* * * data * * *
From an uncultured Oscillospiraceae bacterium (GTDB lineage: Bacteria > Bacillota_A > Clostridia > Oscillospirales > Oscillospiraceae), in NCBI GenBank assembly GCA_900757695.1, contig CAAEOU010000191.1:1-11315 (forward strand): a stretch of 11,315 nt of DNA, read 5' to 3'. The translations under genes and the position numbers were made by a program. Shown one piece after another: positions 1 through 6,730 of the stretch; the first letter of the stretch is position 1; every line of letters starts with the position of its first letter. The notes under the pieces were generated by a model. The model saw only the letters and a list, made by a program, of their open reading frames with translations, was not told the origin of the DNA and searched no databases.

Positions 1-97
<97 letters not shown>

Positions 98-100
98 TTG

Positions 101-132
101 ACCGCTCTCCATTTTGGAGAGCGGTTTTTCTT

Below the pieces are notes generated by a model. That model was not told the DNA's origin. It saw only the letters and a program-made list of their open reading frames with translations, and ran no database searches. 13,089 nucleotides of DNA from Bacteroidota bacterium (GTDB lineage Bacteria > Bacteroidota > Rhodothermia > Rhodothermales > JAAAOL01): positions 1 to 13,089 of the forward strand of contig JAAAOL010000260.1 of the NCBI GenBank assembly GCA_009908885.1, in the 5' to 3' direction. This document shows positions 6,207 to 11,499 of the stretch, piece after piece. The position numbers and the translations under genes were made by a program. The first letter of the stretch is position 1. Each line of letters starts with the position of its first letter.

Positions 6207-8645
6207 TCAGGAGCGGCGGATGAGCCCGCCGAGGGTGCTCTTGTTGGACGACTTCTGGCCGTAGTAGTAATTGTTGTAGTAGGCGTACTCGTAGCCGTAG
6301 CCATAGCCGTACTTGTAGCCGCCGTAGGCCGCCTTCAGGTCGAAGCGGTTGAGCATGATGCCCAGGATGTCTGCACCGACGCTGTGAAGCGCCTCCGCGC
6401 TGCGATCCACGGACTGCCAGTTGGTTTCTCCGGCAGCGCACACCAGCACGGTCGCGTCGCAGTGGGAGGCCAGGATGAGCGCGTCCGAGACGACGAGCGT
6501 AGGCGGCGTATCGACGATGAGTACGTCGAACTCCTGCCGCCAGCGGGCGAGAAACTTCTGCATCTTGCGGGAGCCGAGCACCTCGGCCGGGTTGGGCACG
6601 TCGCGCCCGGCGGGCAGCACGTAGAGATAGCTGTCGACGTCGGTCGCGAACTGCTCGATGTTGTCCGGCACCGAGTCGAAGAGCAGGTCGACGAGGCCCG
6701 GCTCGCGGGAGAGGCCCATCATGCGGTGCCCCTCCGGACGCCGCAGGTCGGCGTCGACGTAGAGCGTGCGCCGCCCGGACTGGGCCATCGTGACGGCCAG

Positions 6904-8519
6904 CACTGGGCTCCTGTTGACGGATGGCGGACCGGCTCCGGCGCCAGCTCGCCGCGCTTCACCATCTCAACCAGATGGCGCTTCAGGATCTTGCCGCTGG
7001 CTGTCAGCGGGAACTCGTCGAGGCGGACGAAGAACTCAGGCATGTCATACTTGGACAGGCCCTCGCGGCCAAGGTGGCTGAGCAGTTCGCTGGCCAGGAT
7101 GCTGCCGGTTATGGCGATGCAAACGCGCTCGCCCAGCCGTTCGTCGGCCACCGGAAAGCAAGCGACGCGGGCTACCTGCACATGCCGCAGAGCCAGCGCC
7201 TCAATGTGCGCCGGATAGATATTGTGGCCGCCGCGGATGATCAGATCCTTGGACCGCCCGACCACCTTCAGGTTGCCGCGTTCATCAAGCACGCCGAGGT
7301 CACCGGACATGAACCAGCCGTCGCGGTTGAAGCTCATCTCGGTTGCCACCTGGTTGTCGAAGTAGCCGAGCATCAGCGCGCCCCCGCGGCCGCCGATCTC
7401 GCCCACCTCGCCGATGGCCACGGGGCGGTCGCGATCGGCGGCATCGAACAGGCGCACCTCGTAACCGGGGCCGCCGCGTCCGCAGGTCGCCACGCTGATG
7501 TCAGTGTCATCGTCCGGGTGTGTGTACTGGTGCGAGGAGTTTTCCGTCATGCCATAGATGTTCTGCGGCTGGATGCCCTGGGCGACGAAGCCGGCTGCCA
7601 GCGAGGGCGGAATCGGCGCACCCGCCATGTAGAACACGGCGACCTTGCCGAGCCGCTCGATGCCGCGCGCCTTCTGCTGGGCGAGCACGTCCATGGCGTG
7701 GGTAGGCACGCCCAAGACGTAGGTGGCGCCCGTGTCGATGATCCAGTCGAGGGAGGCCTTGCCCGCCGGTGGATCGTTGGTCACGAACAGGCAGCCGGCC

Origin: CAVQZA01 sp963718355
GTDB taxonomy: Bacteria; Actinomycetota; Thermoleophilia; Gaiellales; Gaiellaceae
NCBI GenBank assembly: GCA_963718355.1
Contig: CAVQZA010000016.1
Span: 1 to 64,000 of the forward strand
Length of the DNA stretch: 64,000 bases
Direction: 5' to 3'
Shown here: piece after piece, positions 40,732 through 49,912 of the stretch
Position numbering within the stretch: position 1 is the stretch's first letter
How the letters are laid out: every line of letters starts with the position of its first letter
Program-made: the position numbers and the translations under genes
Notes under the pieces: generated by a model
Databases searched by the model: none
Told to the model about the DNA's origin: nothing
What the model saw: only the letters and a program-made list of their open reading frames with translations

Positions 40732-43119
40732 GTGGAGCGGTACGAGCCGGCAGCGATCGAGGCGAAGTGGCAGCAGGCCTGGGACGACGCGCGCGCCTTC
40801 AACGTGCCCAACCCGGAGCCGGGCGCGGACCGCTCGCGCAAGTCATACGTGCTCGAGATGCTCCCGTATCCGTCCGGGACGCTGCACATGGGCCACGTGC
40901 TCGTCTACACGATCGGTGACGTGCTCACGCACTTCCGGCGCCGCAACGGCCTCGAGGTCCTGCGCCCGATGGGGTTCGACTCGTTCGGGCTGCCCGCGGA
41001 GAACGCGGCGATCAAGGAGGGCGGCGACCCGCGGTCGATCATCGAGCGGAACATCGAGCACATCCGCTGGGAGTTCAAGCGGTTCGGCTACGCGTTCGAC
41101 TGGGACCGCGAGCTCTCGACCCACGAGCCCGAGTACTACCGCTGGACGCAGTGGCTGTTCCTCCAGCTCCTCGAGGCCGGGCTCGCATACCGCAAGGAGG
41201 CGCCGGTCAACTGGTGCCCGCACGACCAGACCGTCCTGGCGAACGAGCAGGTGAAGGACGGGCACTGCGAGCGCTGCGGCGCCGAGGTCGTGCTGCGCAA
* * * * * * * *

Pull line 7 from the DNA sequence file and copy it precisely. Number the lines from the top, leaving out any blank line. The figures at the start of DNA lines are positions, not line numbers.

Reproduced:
101 ACCGCTCTCCATTTTGGAGAGCGGTTTTTCTT